But again, their evil doing is of but short continuance. The verse just quoted, says: "they shall soon be cut down like the grass." The triumphing of the wicked is short, and his evil doing in this life is but for a moment. God will remove him just as soon as He sees it wise to do so. When He can no longer overrule his wickedness to promote the general good, He will cut him off and put him out of the way. We often wonder why evil doers live so long, and are suffered through so many years to provoke the majesty of God, and to scatter fire-brands, arrows, and death through the world. But we have no reason to wonder at this, for God sees the end from the beginning, and suffers them to live and do evil just so long as He can make their evil conduce in some way to some good, and no longer. And should they live a thousand times as long as they do, and do a thousand times as much mischief as they do, this would be no reason why we should fret, for God will husband the whole matter in a manner promotive of the highest good of beings.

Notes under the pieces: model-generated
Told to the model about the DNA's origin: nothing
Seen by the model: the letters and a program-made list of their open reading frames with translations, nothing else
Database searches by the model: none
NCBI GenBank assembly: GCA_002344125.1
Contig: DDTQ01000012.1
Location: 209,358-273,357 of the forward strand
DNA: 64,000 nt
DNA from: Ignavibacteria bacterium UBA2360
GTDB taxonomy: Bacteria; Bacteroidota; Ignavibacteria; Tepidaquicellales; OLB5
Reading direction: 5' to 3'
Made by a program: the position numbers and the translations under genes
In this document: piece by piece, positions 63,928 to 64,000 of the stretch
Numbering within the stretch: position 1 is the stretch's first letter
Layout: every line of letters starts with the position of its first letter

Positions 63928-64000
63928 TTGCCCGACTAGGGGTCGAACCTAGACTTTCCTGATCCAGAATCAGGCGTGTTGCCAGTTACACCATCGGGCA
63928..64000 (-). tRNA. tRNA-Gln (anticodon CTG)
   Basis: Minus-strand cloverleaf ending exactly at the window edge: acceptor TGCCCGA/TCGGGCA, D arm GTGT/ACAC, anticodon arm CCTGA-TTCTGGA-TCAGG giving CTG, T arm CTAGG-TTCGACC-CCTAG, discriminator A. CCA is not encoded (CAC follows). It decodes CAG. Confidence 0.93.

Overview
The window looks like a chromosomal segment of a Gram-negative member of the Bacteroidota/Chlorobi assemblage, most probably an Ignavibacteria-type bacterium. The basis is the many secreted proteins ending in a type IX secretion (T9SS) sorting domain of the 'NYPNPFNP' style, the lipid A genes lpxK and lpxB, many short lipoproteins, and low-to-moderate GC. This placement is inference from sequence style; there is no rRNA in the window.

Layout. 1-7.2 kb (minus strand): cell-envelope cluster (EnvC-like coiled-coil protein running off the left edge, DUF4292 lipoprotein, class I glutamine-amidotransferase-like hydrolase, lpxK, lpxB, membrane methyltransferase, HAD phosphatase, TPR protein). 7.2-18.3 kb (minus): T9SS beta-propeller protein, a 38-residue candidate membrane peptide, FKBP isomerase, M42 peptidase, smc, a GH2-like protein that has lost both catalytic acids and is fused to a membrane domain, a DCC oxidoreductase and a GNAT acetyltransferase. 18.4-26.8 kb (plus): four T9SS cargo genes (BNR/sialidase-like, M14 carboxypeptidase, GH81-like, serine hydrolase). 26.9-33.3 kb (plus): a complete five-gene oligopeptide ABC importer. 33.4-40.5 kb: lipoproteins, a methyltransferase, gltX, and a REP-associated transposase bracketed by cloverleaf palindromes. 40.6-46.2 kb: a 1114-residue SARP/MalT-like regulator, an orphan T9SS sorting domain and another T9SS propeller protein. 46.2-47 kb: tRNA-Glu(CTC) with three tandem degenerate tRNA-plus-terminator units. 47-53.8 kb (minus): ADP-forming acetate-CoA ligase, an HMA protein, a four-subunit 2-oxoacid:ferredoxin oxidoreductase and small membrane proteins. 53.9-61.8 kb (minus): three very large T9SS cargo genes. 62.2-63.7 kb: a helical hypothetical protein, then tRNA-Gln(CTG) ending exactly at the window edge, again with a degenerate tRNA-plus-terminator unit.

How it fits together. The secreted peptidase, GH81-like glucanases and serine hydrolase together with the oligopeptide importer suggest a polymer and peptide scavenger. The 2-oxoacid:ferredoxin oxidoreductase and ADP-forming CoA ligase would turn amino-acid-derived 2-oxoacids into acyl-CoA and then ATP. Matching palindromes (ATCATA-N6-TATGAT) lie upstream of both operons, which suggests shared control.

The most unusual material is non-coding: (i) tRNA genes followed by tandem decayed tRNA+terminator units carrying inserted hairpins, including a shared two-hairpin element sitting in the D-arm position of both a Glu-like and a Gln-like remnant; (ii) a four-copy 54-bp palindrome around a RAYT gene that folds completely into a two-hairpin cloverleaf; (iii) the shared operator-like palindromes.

II. I come now to show, how to avoid fretfulness.

Christian parents would often find it useful when they have anything to communicate to their children which they know will be a great trial to them, to request them before they make the announcement not at the time to make any reply, and even obtain a promise from them, that until they have had time for reflection and prayer they will not say a word. By being self-possessed I mean that a person should cultivate the habit of considering the reasons why they should not be irritated by circumstances around them.

Nothing is more calculated to prevent or subdue a fretful spirit, than to inquire how would Christ behave under these circumstances. Under all the abuse which wicked men and devils heaped upon Him, He was never known in the least degree to fret. And how would His apostles have been shocked had they at any time witnessed impatience in Him! And how must they have admired and adored the sweetness of His temper, His meekness and long-suffering in the midst of all His trials; His kind and compassionate treatment of His greatest enemies. And when they heard Him on the cross praying for His murderers, "Father, forgive them, for they know not what they do," how could anything prevent their fretting at evil doers, if the remembrance of this temper in Christ would not do it?